The Globe editorial board, while allowing that that Conservatives take “some liberties by accusing Mr. Mulcair of wanting a carbon tax,” deems the latest Conservative attack ad “mostly fair.” Indeed, the editors seem to fret that viewers won’t pay it enough attention.
Most people, of course, can recall nasty ad campaigns that shaped an election’s outcome. Campaigns such as the Willie Horton ad in 1988, the swift boat ads in 2004 or the intense negativity in the early GOP primaries this year all suggest that negative ads are powerful.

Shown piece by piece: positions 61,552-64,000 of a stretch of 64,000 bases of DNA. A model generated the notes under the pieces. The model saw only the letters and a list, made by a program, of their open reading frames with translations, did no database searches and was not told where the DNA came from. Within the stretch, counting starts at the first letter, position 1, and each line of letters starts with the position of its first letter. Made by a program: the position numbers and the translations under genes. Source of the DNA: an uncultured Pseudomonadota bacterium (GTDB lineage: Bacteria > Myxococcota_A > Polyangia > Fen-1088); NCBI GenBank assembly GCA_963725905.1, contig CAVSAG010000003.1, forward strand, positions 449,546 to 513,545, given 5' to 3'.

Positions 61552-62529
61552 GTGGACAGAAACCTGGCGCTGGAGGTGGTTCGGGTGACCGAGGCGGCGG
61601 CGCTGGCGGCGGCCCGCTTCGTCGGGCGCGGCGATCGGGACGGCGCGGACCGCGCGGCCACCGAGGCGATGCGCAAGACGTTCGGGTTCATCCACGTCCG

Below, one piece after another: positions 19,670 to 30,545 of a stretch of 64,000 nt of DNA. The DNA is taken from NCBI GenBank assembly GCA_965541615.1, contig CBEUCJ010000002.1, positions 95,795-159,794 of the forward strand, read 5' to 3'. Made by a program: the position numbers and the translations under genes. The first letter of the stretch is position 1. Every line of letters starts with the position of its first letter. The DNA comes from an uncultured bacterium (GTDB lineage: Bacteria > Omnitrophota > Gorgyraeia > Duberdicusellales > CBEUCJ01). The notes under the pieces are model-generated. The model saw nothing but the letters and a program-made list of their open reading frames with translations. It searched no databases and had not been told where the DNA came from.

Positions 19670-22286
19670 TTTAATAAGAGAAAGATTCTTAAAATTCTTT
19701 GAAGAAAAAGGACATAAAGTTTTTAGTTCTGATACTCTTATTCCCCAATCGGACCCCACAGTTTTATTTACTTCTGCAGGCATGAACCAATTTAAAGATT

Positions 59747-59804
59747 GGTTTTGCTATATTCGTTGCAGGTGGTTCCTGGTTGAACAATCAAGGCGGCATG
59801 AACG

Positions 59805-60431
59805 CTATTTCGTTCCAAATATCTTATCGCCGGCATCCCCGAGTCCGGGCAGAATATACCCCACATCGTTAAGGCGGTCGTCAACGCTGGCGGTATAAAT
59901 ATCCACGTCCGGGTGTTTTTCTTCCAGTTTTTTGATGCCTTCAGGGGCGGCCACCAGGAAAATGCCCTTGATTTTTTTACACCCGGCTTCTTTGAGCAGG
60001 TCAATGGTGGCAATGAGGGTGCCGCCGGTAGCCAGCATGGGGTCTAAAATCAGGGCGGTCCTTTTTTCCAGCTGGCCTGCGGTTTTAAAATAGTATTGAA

But empirical studies, which seek to measure the effectiveness of ads across campaigns, suggest that these campaigns may be most effective when voters are unfamiliar with a candidate — which won’t happen this fall. When voters know a candidate fairly well, the ads don’t usually do much.
Of course, however effective, negative advertising will always be subject to criticism.